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ZENANDNOW SparkPoints: (68,476)
Fitness Minutes: (2,138)
Posts: 4,632
3/5/13 10:17 P

You shouldn't necessarily go by only the SparkPeople food tracker. The nutrition labels on food products is your best bet. The label will usually specify whether the nutrition portion is for raw or cooked.

As for veggies, it is totally acceptable to microwave your frozen or fresh veggies. That is the best method of cooking...which preserves the nutrients in the food. Boiling on the stove is not good, as those nutrients vanish during the cooking process or end up in the water that is used to boil the veggies.

3/5/13 9:50 P

I was going back and forth on this tonight as well. What about frozen vegetables, or other foods that might be already cooked but frozen? Some water gets cooked off during heating. With vegetables I'd want to make sure I'm cooking enough so my fiber and nutrients are accurate.

Edited by: THEREISNOTRY69 at: 3/5/2013 (21:51)
SLIMMERKIWI SparkPoints: (246,873)
Fitness Minutes: (41,351)
Posts: 26,780
3/5/13 9:50 P

I contacted our Meat Board to get the specific nutrients for each cut of meat in it's uncooked format, because where it comes to stews/casseroles, who knows what was included - even the amount of liquid if it isn't being drained can make a difference. The only cooked meat I wegih include are things like steaks or roasts where the meat is solid, and the Meat Board provided me with the breakdown for that too. I do this because
a) the cuts in the US are often called different names to what we have in NZ,
b) different countries like varying amounts of fats in their meats, so the breed of sheep/cattle can be a factor in the nutritional analysis.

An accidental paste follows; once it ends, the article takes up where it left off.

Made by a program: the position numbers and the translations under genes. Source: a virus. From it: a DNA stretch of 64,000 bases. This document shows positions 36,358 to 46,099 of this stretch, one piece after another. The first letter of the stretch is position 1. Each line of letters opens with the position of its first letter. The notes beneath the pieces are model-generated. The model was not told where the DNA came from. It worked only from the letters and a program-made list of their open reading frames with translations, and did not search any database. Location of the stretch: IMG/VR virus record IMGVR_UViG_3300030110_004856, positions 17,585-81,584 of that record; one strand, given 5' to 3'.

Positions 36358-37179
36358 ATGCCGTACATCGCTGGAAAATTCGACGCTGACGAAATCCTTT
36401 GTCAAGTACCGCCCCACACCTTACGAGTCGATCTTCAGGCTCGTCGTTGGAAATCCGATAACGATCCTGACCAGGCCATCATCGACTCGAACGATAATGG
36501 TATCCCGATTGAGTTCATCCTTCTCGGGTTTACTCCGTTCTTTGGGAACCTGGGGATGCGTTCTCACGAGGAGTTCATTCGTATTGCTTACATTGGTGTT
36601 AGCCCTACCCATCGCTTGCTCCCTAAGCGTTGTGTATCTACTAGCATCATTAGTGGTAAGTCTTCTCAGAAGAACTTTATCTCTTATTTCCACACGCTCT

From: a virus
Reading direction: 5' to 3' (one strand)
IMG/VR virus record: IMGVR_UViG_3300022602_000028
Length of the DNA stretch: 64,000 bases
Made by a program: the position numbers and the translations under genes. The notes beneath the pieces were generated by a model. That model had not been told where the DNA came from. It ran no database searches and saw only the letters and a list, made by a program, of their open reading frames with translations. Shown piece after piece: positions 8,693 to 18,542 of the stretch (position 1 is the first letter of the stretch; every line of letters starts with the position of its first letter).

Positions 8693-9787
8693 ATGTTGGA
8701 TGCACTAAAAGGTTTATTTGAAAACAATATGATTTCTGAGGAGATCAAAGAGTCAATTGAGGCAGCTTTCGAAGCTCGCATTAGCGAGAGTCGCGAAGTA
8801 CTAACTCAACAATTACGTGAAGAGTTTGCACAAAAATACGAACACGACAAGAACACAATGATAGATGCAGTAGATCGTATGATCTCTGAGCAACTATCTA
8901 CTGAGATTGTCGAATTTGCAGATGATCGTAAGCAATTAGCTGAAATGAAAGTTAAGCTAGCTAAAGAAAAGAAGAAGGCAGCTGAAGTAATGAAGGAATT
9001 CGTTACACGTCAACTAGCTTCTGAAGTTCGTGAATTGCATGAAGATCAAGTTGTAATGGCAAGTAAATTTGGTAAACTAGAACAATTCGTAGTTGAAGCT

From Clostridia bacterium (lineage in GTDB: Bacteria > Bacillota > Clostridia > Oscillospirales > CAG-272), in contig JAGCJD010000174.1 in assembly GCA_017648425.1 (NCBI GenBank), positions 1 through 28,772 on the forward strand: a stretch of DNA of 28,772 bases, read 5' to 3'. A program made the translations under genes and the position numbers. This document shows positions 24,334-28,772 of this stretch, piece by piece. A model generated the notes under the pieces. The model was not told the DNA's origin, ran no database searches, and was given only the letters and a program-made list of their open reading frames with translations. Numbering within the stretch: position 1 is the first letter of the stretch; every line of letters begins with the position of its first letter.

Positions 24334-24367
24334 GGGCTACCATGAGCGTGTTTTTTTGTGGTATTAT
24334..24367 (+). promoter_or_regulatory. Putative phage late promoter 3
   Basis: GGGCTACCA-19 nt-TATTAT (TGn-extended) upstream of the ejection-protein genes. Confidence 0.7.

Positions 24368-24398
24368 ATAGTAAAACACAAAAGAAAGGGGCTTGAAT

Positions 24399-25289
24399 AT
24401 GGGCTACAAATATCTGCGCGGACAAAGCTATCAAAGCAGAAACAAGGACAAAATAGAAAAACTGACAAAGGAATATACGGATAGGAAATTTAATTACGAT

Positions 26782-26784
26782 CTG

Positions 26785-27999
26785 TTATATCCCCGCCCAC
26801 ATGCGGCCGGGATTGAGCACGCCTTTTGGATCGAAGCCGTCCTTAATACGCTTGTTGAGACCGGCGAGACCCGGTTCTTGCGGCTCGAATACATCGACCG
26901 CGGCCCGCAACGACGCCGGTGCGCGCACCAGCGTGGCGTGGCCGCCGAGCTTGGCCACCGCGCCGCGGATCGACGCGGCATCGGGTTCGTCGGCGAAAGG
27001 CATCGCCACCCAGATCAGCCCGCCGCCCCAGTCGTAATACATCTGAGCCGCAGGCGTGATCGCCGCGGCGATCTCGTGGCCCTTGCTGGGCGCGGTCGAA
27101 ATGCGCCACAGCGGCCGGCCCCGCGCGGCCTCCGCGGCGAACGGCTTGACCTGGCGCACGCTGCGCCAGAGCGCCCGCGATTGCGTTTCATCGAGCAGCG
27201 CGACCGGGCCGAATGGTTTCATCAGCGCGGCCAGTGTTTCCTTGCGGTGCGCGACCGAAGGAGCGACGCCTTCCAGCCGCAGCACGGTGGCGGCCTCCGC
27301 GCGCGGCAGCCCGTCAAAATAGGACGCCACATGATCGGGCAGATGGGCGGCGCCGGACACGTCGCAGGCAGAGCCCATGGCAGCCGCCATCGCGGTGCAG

NIRERIN Posts: 14,247
3/5/13 9:41 P

as long as you are using info from the tracker and not the package then you are doing it correctly. if you want to use the info from the package, you would need to weigh raw [or however it came in the package].

ZENANDNOW SparkPoints: (68,476)
Fitness Minutes: (2,138)
Posts: 4,632
3/5/13 7:09 P

Early last month I posted a thread elsewhere about this very topic. I believe that weighing protein after cooking is the best option. The example I used: 4-oz of ground chuck hamburger has 280 calories. However, after microwaving that same portion, and after draining off all the juice/fat and then re-weighing, the portion becomes around 2.8-oz. My belief is that not only does the burger weigh less after cooking it, but there are also fewer calories and fat than what would be in a 4-oz portion of uncooked hamburger. Of course, I got some flak for that from some members who told me that it made no difference. But I disagree...

DRAGONCHILDE SparkPoints: (61,313)
Fitness Minutes: (15,545)
Posts: 9,713
3/5/13 6:40 P

All of the sparkpeople-generated entry (the ones with no usernames) are for cooked unless otherwise indicated. Th ones with usernames beside them, who knows. :)

SLASALLE SparkPoints: (267,169)
Fitness Minutes: (101,221)
Posts: 11,622
3/5/13 6:21 P

I agree totally. You weigh AFTER cooking. I did some messing around with this long ago and it's pretty amazing what a difference the weight is before and after cooking!!

YOJULEZ SparkPoints: (15,981)
Fitness Minutes: (120)
Posts: 2,171
3/5/13 6:16 P

After, unless the entry in the tracker specifically says it's for raw. You're doing it correctly.

YEDDY3 Posts: 92
3/5/13 6:07 P

I have always cooked my protein, then weighed it. Is this correct or do you need to weigh proteins before they are cooked? It does make a difference,

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